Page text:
3. INFORMATION STRUCTURING: FROM THE FIRST STUDIES
3.3. After the Prague school: sentence, text, discourse
3.3.2. Spoken and written language
Oral and written language have had very different statuses regarding their use and usability in studies that deal with Information Structuring. The first studies that have been made reference to in this thesis deal with written language, but as oral language becomes more salient as an object of investigation by itself, the attention turns to oral language and to the possibilities it offers to linguistic investigation. When it became clear that the traditional morphosyntactic approaches are not always convenient to study the phenomena of orality, then the question arises of opposing these two codes by assigning to them different investigation methods: should these two domains be kept separetely because of their admittedly different objects?
Among others, French syntacticians C. Blanche-Benveniste & C. Jeanjean (1987) have deplored the fact that these two variants of the language have been placed in opposition as two completely different codes, with the idea that one of them is the ideal form and the other one is necessarily incorrect. P. Linell could also be mentioned, having elaborated quite an extensive critique called The written language bias in linguistics, in which he proposes alternative views on all the problems that come from the formalistic, objectivising approach to language (Linell 2005). Ayres-Bennett & Carruthers (2001: 4) observe that both codes contain a large variety of subtypes and registers which do not necessarily correspond to the general idea of oral language being more informal and written code being more formal (there can be very formal uses of oral language and,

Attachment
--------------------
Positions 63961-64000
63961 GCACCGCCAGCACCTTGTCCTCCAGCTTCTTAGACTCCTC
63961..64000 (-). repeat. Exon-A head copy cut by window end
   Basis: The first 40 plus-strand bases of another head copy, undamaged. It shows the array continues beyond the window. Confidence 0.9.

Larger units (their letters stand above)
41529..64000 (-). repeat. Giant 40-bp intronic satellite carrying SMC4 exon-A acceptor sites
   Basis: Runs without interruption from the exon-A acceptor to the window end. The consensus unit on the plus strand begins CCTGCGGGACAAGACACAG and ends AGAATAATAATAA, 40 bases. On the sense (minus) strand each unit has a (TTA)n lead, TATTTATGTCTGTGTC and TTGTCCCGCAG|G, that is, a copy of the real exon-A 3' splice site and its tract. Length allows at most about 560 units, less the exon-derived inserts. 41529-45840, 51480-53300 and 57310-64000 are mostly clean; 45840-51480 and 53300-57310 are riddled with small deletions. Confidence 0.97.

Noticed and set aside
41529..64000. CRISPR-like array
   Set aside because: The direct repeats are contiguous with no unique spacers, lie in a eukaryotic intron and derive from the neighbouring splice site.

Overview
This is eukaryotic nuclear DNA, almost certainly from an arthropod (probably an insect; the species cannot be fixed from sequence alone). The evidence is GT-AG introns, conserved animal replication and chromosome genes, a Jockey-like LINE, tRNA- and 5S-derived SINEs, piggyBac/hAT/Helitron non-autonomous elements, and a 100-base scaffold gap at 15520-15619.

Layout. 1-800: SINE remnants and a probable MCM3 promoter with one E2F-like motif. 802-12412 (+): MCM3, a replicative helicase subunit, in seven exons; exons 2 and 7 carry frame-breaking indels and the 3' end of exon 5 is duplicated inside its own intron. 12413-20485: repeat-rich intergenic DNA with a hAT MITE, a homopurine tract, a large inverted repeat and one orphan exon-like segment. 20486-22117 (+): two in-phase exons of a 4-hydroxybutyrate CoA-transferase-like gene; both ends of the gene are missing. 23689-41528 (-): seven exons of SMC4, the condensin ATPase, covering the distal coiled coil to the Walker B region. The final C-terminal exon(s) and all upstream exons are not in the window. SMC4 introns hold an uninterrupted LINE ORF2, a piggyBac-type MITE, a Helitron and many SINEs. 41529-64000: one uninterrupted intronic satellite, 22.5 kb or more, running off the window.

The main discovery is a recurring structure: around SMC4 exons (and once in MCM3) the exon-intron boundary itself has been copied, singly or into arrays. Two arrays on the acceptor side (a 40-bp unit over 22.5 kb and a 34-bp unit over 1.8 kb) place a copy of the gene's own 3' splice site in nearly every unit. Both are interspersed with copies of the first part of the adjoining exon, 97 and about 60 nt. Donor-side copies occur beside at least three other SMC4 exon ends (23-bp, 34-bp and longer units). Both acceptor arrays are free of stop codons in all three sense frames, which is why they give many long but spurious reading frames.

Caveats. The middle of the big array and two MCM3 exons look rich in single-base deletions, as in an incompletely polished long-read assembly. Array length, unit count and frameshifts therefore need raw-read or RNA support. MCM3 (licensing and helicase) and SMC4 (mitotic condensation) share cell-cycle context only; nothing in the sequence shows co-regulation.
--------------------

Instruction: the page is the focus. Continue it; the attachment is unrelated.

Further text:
similarly, completely informal uses of written language), so that the general opposition between the two is not justified.
In the present study the problem of opposing or separating oral language from written language is not a central one: the main analysis is carried out on examples of oral language, which I consider as primary when investigating real language use, and secondly also takes as a point of departure the assumption that detached constructions are above all a construction typical to oral speech. I agree rather with J.-M. Adam (2004: 38), who considers these two objects (oral and written language) as two aspects of the same language and where the huge differences come, on the one hand from the difference between the genres, and on the other hand from the differences between the conditions of interaction in these two cases.